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Improving Reading Speed

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message 1: by Daniel (new)

Daniel (Aeolyn5601) | 2 comments I do not have the most time in the world and I have a desire to read faster. I tend to think back to a MacGyver episode where he has a friend who can read 2000 words a minute with 100% comprehension. Whether that is even possible, I have no idea, but does anyone have tips on increasing the speed of your reading? The more books I can get through, the better!


message 2: by Elie (new)

Elie Harriett | 56 comments Don't think this works for everybody, but what worked for me was I started reading comic books. No factual data on why that worked, only a theory. But my theory is comic books make your eyes jump around to find the next word balloon without interrupting the flow of the narrative, and they make you comprehend pictures in sequence while reading, again, while keeping time with the narrative.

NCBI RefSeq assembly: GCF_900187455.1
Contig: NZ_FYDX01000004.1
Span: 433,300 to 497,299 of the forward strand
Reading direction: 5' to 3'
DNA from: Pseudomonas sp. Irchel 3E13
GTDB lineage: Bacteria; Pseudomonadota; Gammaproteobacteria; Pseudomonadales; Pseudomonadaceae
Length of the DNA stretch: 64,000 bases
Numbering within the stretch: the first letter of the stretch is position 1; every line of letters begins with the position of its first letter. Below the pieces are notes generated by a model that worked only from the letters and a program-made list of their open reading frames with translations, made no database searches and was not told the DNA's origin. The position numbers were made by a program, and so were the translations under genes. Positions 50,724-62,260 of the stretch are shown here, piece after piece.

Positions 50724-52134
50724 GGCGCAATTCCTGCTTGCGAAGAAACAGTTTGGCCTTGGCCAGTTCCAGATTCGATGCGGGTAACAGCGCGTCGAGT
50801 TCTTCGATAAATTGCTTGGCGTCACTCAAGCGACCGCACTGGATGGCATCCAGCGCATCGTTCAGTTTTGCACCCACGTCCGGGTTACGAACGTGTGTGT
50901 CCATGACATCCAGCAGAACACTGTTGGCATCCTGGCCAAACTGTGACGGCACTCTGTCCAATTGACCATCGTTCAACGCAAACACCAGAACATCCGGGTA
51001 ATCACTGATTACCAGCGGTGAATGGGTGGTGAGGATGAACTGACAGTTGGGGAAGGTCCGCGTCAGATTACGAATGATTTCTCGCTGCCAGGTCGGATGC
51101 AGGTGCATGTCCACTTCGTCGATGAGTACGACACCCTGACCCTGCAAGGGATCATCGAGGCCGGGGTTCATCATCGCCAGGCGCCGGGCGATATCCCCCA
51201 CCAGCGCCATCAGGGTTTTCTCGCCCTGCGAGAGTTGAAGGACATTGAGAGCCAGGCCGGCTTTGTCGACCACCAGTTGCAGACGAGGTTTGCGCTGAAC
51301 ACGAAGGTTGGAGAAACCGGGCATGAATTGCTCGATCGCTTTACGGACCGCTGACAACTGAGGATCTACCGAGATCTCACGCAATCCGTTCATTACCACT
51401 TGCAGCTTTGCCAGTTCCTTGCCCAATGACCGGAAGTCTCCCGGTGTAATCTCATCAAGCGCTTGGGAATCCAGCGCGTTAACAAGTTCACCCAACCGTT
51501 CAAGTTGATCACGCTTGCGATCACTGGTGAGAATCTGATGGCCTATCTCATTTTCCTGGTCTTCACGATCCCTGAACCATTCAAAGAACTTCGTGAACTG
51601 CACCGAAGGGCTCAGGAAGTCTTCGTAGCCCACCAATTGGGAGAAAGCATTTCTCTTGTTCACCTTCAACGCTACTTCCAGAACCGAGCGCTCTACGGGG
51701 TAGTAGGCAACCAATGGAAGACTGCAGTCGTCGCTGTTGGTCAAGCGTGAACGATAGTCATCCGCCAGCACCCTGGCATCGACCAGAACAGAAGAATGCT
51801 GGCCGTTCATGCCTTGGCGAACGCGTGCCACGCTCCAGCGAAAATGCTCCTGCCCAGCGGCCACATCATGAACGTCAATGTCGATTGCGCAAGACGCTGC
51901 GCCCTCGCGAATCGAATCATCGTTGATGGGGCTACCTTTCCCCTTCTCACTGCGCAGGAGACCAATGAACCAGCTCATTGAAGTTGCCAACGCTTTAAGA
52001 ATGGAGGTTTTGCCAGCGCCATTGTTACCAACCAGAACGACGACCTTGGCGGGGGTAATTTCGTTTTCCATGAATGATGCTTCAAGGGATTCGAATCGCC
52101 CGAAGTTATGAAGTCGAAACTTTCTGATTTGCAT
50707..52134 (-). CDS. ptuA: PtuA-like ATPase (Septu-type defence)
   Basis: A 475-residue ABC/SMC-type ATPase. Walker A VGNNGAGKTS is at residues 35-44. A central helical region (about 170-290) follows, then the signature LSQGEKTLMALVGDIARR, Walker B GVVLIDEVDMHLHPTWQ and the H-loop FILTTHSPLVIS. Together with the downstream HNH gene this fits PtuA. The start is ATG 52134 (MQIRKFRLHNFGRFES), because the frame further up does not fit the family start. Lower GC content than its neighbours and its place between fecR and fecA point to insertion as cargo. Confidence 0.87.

It was several years later when I noticed my speed when reading a normal book ratcheted up by a lot.


message 3: by Tamahome (new)

Tamahome | 4973 comments I haven't tried this, but

http://www.fourhourworkweek.com/blog/...


message 4: by Ed (new)

Ed [Redacted] (Ed__) | 11 comments There has been some research done into the subject and it appears that there is a bit of a cap on how fast anyone can read with reasonable comprehension. The above example of 2000 words a minute with 100% comprehension is almost certainly impossible. most research has shown about 400 wpm is about as good as it is going to get with acceptable comprehension for almost anyone. I heartily recommend the Skeptoid podcast (after listening to S&L of course...twice...and purchasing an audiobook from Audible) and there is in fact an episode about speed reading that can be found hereabouts http://skeptoid.com/episode_guide.php it is episode #229 originally released on 10/26/10. Enjoy.